ATHENS, Ga. — Aspirin has been considered a cure all among Americans for decades. Aside from acting as an anti-inflammatory and pain reliever, it’s long been considered useful for people dealing with heart problems by helping prevent blood clots, which are the leading cause of heart attacks and stroke. Aspirin use is so widespread, that nearly a quarter of Americans report taking the medication everyday, even if they have no history of heart disease or stroke. However, a new study from the University of Georgia warns that much of Americans’ beliefs about aspirin’s preemptive heart benefits come from outdated research conducted decades ago, that wouldn’t be considered completely accurate today.
In fact, the study’s authors say that unless you’ve already suffered a heart attack or stroke, taking a daily aspirin may actually do more harm than good.
“We shouldn’t just assume that everyone will benefit from low-dose aspirin, and in fact the data shows that the potential benefits are similar to the potential harms for most people who have not had a cardiovascular event and are taking it to try to prevent a first heart attack or stroke,” explains study author and researcher Mark Ebell in a release.
Make no mistake, aspirin definitely has benefits; the drug was first discovered to reduce one’s chances of suffering a heart attack around 30 years ago, and additional research has found evidence that it also lowers one’s risk of stroke and colon cancer. And many have turned to it for more general purposes. Feeling a cold coming on? Take an aspirin. Took a nasty fall? Pop an aspirin to help reduce swelling. Hungover? Many even pop a pill to help with that too.
That being said, aspirin has also always carried some risks as well, such as an increased possibility of internal bleeding within the stomach or brain.
After reviewing decades’ worth of research on aspirin use and its effects, Ebell says that by today’s medical standards aspirin’s harms may outweigh its benefits.
“If you look back in the 1970s and ’80s when a lot of these original studies were done, patients were not taking statin drugs to control cholesterol, their blood pressure was not as well controlled, and they weren’t getting screenings for colorectal cancer,” Ebell says.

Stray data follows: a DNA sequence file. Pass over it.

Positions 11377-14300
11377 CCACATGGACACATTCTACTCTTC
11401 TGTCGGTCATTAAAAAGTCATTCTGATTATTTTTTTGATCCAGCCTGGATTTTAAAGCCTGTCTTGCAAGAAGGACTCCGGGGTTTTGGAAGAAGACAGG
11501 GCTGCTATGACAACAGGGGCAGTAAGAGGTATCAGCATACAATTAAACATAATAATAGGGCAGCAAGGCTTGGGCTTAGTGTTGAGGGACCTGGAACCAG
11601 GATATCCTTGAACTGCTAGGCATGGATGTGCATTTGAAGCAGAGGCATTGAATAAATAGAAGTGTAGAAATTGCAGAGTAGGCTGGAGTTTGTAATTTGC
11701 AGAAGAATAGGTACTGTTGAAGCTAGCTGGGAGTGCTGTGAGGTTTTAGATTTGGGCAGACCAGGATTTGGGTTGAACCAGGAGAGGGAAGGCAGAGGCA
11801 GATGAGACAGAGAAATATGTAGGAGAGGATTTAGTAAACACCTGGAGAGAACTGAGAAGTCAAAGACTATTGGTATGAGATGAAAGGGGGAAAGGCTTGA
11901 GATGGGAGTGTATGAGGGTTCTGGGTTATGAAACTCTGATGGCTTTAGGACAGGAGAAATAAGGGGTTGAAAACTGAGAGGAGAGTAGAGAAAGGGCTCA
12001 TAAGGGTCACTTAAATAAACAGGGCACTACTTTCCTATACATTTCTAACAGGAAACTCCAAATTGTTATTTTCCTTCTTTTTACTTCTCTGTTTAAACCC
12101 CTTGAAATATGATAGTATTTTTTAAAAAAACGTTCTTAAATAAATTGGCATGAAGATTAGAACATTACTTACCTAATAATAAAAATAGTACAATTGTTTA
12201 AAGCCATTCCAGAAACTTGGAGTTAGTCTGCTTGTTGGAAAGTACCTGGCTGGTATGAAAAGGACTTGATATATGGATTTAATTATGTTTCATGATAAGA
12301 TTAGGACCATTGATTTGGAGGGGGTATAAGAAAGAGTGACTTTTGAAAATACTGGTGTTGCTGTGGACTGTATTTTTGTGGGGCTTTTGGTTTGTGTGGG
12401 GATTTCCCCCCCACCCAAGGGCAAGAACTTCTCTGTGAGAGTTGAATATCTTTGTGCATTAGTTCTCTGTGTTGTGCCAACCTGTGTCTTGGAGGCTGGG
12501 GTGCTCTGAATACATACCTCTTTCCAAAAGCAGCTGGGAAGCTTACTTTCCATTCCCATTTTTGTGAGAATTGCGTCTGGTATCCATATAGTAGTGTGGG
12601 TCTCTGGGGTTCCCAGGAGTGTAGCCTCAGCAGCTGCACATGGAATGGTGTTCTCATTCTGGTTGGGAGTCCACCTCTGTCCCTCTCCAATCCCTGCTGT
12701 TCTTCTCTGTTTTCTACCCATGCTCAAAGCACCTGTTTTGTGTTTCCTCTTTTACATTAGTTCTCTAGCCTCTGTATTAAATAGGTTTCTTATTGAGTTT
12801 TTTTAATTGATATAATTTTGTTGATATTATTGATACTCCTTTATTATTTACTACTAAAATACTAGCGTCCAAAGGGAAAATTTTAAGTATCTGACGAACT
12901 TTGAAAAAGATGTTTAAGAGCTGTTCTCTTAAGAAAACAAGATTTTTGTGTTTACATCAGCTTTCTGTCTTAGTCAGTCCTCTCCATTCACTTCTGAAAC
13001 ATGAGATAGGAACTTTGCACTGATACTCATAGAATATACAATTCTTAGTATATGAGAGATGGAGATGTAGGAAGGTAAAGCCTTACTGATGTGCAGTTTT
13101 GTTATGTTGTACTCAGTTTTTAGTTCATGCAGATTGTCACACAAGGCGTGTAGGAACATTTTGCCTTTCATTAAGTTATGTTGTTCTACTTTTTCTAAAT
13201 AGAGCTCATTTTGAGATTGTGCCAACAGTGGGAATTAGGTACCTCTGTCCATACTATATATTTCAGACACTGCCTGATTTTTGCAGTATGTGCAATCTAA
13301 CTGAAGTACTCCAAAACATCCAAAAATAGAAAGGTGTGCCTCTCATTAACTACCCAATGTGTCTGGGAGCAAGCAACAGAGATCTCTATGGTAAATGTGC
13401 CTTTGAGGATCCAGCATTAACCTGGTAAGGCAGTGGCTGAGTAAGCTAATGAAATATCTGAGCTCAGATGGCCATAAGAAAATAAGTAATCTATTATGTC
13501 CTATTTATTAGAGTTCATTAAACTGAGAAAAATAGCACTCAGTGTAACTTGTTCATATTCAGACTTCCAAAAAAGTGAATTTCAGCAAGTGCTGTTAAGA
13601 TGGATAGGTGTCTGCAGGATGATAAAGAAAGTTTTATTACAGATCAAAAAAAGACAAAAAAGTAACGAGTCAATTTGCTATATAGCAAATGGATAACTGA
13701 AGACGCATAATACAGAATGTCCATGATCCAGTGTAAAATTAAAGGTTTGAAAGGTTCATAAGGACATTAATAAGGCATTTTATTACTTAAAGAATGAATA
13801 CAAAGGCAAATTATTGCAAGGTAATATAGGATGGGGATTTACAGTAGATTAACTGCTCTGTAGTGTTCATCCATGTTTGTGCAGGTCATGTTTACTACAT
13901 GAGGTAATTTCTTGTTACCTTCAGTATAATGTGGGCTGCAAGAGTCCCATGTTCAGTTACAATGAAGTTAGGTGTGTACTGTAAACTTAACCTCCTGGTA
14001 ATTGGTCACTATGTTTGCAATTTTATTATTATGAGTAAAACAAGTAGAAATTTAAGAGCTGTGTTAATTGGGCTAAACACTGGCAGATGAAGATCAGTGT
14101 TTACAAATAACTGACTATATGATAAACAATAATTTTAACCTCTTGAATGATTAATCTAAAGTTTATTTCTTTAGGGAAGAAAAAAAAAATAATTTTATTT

Ebell and his team compared patient data-centric studies conducted regarding aspirin between 1978-2002 against four, more modern, large-scale aspirin trials that took place after 2005. That 2005 date is especially relevant because that is when statin use and colorectal cancer screenings became much more common and widespread.
Among a group of 1,000 patients who had taken aspirin everyday for five years, while there were four fewer cardiac events observed, there were also seven more major hemorrhage events. Specifically, the research team say they were very alarmed by the number of aspirin users who ended up suffering internal bleeding in their brain.
“About 1 in 300 persons who took aspirin for five years experienced a brain bleed. That’s pretty serious harm. This type of bleeding can be fatal. It can be disabling, certainly,” Ebell comments. “One in 300 is not something that the typical doctor is going to be able to pick up on in their practice. That’s why we need these big studies to understand small but important increases in risk.”
If someone is concerned about their heart health, but hasn’t actually suffered a heart attack or stroke, Ebell recommends they consult with their doctor about the best course of action before adopting a daily aspirin regiment.
The study ultimately concludes that in light of medical advancements in the treatment of blood pressure, cholesterol, and diabetes over the past couple of decades, it just doesn’t make sense, especially from a risk-reward perspective, to use aspirin as a preemptive heart health measure.
“There are so many things that we’re doing better now that reduce cardiovascular and colorectal cancer risk, which leaves less for aspirin to do,” Ebell says.
The study is published in the scientific journal Family Practice.
So a new study says an old study with unquestionably quantifiable results is wrong because we have better screening techniques and better (more expensive, more side effects) drugs today? We can agree seven new brain bleeds are probably more serious than four fewer heart attacks, but only if we have survivor records and can show the brain bleeds were CAUSED by aspirin prescribed by a physician, with no other variables. We KNOW low-dose aspirin reduces heart attacks which come from the most common cause of death, heart disease. We now SUSPECT aspirin might contribute to a few brain bleeds. This is what happens when the media, which is incentivized to create controversy and question good science, is allowed to create clickbait that only adds to confusion in patients of both serious maladies, and very rarely explains the difference between causation and coincidence.